Social hostilities toward Jews, meanwhile, remained at high levels in Europe: In 2015, 33 of the continent’s 45 countries (73%) had incidents of social hostilities aimed at Jews, a slight increase from 32 countries (71%) the previous year.
Social hostilities are defined as actions aimed at members of religious groups by private individuals and social groups. These actions can include hostile rhetoric, vandalism and physical assaults. They differ from government restrictions on religion, which also increased in Europe in 2015.
In Russia in April, individuals fired at a synagogue that was under construction, breaking the windows and writing anti-Semitic graffiti. And in Italy, 25 members of the neo-Nazi movement Stormfront were ordered to stand trial in July for alleged anti-Semitic hate speech. In a separate incident in Italy in October, anti-Semitic graffiti was placed on a University of Teramo wall during the visit of the Israeli ambassador, who was there to launch a course on the Holocaust.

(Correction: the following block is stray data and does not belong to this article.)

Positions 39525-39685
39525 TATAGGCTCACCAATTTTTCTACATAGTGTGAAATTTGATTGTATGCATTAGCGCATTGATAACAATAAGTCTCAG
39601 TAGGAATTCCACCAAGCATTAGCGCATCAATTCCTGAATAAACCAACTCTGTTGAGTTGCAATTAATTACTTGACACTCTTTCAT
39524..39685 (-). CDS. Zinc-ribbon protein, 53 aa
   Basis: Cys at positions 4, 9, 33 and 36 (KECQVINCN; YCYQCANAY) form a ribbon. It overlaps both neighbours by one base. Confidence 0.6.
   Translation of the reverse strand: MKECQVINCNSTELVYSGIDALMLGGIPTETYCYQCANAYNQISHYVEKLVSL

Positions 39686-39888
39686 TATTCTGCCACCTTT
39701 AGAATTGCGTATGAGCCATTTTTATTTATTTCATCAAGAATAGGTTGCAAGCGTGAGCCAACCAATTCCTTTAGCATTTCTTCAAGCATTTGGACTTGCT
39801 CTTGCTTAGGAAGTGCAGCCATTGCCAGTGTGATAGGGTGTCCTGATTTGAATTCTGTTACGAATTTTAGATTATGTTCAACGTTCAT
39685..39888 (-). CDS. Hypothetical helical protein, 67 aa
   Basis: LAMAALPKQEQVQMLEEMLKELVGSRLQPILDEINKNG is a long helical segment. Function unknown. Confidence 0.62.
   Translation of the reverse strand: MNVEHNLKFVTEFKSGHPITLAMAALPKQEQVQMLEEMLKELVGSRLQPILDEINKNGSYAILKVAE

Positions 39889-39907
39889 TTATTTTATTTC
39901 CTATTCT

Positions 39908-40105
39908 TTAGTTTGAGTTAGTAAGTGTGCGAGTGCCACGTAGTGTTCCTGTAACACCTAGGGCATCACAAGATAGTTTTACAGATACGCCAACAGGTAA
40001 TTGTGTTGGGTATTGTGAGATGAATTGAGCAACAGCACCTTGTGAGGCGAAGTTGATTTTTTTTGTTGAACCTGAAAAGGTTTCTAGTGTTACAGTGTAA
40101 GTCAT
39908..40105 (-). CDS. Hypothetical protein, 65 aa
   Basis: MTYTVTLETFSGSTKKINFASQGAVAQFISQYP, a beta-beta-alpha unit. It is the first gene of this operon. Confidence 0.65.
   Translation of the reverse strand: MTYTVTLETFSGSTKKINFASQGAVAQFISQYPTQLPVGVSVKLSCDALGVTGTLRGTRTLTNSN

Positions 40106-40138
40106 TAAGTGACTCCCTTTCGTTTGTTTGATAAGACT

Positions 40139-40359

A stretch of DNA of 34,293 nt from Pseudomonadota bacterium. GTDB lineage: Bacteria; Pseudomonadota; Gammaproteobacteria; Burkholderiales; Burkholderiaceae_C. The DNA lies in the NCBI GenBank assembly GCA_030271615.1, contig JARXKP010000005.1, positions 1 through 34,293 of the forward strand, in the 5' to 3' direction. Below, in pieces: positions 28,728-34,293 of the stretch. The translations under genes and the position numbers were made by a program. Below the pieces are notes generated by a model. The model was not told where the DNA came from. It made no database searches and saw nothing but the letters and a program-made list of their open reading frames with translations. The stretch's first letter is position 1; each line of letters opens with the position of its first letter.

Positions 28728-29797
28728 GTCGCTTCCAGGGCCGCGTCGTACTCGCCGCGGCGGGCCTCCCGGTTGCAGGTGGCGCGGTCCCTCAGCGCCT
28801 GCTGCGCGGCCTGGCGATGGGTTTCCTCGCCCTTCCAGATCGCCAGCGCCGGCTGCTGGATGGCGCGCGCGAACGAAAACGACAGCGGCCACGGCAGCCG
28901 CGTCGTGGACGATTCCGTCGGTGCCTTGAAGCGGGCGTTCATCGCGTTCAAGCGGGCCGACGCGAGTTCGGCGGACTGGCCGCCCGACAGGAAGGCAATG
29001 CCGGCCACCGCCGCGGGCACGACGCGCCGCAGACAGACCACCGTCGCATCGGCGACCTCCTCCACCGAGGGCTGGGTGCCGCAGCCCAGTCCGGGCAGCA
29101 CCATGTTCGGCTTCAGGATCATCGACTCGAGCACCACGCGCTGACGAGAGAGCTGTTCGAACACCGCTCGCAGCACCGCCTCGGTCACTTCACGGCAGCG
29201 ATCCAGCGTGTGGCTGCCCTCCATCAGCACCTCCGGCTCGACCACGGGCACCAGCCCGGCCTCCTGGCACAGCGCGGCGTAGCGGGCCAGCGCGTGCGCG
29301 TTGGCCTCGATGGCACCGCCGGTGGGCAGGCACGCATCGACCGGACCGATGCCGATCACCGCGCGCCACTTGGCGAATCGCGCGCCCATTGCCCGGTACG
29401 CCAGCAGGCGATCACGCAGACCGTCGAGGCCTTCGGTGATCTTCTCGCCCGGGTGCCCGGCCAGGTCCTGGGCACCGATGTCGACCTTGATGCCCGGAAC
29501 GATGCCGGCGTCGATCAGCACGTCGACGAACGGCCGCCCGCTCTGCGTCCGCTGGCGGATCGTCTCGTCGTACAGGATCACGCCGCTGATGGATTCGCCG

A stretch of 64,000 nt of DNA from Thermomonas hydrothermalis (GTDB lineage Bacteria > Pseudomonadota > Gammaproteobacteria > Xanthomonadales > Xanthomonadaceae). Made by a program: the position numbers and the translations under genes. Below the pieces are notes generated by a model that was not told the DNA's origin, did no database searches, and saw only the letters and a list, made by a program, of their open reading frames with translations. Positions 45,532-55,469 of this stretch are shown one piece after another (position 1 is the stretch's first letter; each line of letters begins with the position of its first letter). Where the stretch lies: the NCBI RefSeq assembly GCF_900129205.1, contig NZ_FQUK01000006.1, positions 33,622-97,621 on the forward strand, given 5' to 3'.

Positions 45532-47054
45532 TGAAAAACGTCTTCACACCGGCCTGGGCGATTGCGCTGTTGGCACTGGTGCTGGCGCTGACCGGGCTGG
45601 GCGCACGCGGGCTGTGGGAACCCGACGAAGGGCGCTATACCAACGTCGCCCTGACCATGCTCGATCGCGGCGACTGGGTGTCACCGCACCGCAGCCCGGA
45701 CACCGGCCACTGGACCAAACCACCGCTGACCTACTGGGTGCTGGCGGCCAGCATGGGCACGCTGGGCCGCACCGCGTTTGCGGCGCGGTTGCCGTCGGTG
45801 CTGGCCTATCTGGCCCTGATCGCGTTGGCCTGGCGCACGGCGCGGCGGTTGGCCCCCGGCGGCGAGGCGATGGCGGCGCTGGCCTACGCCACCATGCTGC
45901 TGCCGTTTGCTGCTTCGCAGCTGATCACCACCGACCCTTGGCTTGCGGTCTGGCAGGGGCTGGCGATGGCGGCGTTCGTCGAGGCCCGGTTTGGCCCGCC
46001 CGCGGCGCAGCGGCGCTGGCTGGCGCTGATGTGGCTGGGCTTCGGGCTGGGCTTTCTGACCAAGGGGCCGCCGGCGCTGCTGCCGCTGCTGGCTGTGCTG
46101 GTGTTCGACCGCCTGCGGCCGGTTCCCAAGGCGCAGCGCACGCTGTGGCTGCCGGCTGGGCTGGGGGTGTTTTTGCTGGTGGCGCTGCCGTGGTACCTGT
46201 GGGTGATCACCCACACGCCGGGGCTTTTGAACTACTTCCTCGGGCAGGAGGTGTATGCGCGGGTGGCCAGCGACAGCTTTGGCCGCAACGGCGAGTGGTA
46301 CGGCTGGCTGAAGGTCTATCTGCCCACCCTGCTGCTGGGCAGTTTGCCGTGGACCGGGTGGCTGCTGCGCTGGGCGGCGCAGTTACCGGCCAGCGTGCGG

Meanwhile, in the United Kingdom, the Community Security Trust reported 86 violent anti-Semitic assaults. And in February 2015, a young Jewish man wearing a yarmulke was assaulted by two men in Belgium. The next month, attackers in Ukraine severely beat a Jewish surgeon, allegedly while shouting anti-Semitic rhetoric.